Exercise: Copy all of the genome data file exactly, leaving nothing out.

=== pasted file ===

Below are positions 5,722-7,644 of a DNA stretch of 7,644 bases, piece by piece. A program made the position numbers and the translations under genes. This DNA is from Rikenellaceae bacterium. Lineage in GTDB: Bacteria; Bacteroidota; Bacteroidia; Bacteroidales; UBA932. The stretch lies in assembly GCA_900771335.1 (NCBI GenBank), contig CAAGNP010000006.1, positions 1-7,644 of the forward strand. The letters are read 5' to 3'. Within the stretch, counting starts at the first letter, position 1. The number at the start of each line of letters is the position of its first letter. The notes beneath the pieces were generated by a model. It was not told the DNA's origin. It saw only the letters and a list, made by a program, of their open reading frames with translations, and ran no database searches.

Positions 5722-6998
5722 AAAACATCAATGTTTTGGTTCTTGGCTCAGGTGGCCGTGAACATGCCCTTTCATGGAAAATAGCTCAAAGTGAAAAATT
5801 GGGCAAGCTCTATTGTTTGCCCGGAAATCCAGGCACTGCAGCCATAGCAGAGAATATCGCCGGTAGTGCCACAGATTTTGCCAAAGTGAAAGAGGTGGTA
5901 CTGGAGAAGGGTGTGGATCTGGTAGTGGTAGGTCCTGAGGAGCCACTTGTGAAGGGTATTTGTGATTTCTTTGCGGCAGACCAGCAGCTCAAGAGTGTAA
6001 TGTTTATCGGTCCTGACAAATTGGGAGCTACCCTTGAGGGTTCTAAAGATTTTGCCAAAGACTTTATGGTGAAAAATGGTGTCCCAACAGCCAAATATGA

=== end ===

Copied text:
Below are positions 5,722-7,644 of a DNA stretch of 7,644 bases, piece by piece. A program made the position numbers and the translations under genes. This DNA is from Rikenellaceae bacterium. Lineage in GTDB: Bacteria; Bacteroidota; Bacteroidia; Bacteroidales; UBA932. The stretch lies in assembly GCA_900771335.1 (NCBI GenBank), contig CAAGNP010000006.1, positions 1-7,644 of the forward strand. The letters are read 5' to 3'. Within the stretch, counting starts at the first letter, position 1. The number at the start of each line of letters is the position of its first letter. The notes beneath the pieces were generated by a model. It was not told the DNA's origin. It saw only the letters and a list, made by a program, of their open reading frames with translations, and ran no database searches.

Positions 5722-6998
5722 AAAACATCAATGTTTTGGTTCTTGGCTCAGGTGGCCGTGAACATGCCCTTTCATGGAAAATAGCTCAAAGTGAAAAATT
5801 GGGCAAGCTCTATTGTTTGCCCGGAAATCCAGGCACTGCAGCCATAGCAGAGAATATCGCCGGTAGTGCCACAGATTTTGCCAAAGTGAAAGAGGTGGTA
5901 CTGGAGAAGGGTGTGGATCTGGTAGTGGTAGGTCCTGAGGAGCCACTTGTGAAGGGTATTTGTGATTTCTTTGCGGCAGACCAGCAGCTCAAGAGTGTAA
6001 TGTTTATCGGTCCTGACAAATTGGGAGCTACCCTTGAGGGTTCTAAAGATTTTGCCAAAGACTTTATGGTGAAAAATGGTGTCCCAACAGCCAAATATGA